Miggy's legs lead way for Tigers' offense vs. Twins

Miggy's legs lead way for Tigers' offense vs. Twins

MINNEAPOLIS -- Miguel Cabrera broke in some new cleats on the road trip. On Tuesday, he decided to take them for a spin.

With Ian Kinsler and Victor Martinez out due to injuries, Cabrera felt the need to give the Tigers' lineup a lift. He did plenty of that with his bat in Tuesday's 8-1 win over the Twins, belting a two-run home run and a double. But his biggest impact came with his legs.

"I wanted to stay aggressive on the bases, trying to make something happen," he said. "You don't have to be 100 percent sure you're going to be safe. If you think you have a chance, you have to do it."

Cabrera manufactured Detroit's second run when the Twins didn't expect it. In the process, the 33-year-old showed that even if he can't run bases as fast as he used to, he can still run them aggressively.

"I've said it before, he has great instincts on the bases," manager Brad Ausmus said. "He's not 21 anymore, but he still has a pretty good idea of what he is and isn't capable of."

From the moment he rounded first as his fourth-inning line drive hit the base of the right-field wall, Cabrera pushed himself to take the next three bases. Each time, he caught the Twins off-guard. Each time, he had close plays. Each time, he ended up being safe -- barely.

"He made a run happen by himself," Twins starter Hector Santiago said.

The first sign that Cabrera had something different in mind was the strain on his face as he pushed for second base. Max Kepler made a solid throw, but Cabrera's feet-first slide earned him a leadoff double.

Two pitches later, J.D. Martinez lofted a fly ball to center. Though rookie Byron Buxton has a reputation for a strong arm, the Tigers have been aggressive running on him since last week's series at Comerica Park.

Cabrera didn't get a signal from third-base coach Dave Clark. It was all him.

"Each player has gauge whether he can make it or not based on the situation, the outfielder, how far he is, which direction he's moving," Ausmus said.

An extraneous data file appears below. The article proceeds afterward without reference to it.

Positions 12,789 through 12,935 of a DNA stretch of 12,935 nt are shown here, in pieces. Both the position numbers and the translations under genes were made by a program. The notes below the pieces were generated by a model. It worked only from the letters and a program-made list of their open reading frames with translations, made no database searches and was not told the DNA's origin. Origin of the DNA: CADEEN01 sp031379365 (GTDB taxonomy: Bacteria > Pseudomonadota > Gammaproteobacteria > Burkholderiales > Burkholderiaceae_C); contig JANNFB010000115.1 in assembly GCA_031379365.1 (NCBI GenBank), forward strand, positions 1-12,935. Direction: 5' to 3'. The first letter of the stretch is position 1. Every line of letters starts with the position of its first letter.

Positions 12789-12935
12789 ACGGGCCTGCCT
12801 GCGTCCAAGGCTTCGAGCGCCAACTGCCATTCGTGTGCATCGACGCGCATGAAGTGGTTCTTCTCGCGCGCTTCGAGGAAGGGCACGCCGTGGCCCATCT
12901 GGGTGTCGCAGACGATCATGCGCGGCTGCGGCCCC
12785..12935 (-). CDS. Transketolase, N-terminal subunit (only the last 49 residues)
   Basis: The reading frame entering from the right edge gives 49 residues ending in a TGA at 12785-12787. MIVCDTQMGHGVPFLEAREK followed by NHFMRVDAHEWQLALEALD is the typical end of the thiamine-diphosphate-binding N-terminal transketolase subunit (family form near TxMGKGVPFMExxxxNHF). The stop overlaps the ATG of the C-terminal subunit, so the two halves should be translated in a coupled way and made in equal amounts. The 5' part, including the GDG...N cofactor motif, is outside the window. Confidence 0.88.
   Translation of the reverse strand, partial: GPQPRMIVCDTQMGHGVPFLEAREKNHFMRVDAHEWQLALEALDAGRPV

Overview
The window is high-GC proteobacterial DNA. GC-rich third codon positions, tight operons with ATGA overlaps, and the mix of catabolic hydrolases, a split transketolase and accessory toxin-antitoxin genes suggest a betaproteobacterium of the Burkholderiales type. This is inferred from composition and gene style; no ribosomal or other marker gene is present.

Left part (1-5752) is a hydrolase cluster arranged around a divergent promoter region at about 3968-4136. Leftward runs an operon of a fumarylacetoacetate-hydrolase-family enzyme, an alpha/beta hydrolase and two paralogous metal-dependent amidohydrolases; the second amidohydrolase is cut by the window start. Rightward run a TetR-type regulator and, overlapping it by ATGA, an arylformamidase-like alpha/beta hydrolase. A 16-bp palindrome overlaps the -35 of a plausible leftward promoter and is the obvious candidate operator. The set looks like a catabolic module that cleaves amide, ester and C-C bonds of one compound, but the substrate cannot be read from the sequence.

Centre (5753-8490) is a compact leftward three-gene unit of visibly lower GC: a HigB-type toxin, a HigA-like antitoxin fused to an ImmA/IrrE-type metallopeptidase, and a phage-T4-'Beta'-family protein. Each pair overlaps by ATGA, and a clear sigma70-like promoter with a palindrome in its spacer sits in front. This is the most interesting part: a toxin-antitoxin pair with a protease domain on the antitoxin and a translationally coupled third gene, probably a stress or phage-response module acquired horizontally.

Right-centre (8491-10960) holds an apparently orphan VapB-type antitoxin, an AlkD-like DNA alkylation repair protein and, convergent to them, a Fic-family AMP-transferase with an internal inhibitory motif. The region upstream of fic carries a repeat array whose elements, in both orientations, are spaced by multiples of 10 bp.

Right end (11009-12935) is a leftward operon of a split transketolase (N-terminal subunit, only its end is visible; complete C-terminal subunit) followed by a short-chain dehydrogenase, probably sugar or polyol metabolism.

If Buxton got a late read, he made up for it with his throw. Again, the play was close. Again, Cabrera made it.

"When I was backing up third," Santiago said, "I said to him, 'What are you doing?' He called time and laughed it off."

Cabrera had created a sacrifice fly opportunity for Justin Upton, but Santiago kept the ball on the ground. When Upton hit the ball to third baseman Eduardo Escobar, it appeared Santiago had denied the run. But Cabrera, taking a secondary lead, had other ideas.

"I thought it was going to be a tough play for him," Cabrera said. "And if he sees me go, I think I'm going to put a little more pressure on him, so he might throw wild. But he made a perfect throw."

Said Santiago: "I saw his first two steps and thought he was going to fake him out. But when I saw the third [step], I started yelling, 'Four, four.'"

Whether Escobar heard him or not, he fired strong to first. And Cabrera, as he picked up speed, had a moment of panic.

"I forgot Escobar has a good arm," Cabrera said. "I was like, 'Oh my god.'"

The throw from first baseman Kennys Vargas beat Cabrera. The question was whether Cabrera's slide beat catcher John Ryan Murphy's tag higher up. Plate umpire Adrian Johnson didn't think so, calling him out. The Tigers challenged.

Tigers challenge play at plate

"I knew I put my foot down first," Cabrera said. "But maybe he sees something I don't see. With all the reviews, you don't know."

After a review, the replay crew agreed. And Cabrera had swiped a run. He created more offense with his two-run homer later, but the psychological effect of the small-ball run was bigger.

"That's leading by example," Cameron Maybin said. "A guy like me, you expect me to do that. Kinsler, [Andrew Romine], you kind of expect those guys to do that -- guys who are more fleet of foot. But Miggy, that's just being a leader, man. Especially right now."

Jason Beck has covered the Tigers for MLB.com since 2002. Read Beck's Blog, follow him on Twitter @beckjason and listen to his podcast. This story was not subject to the approval of Major League Baseball or its clubs.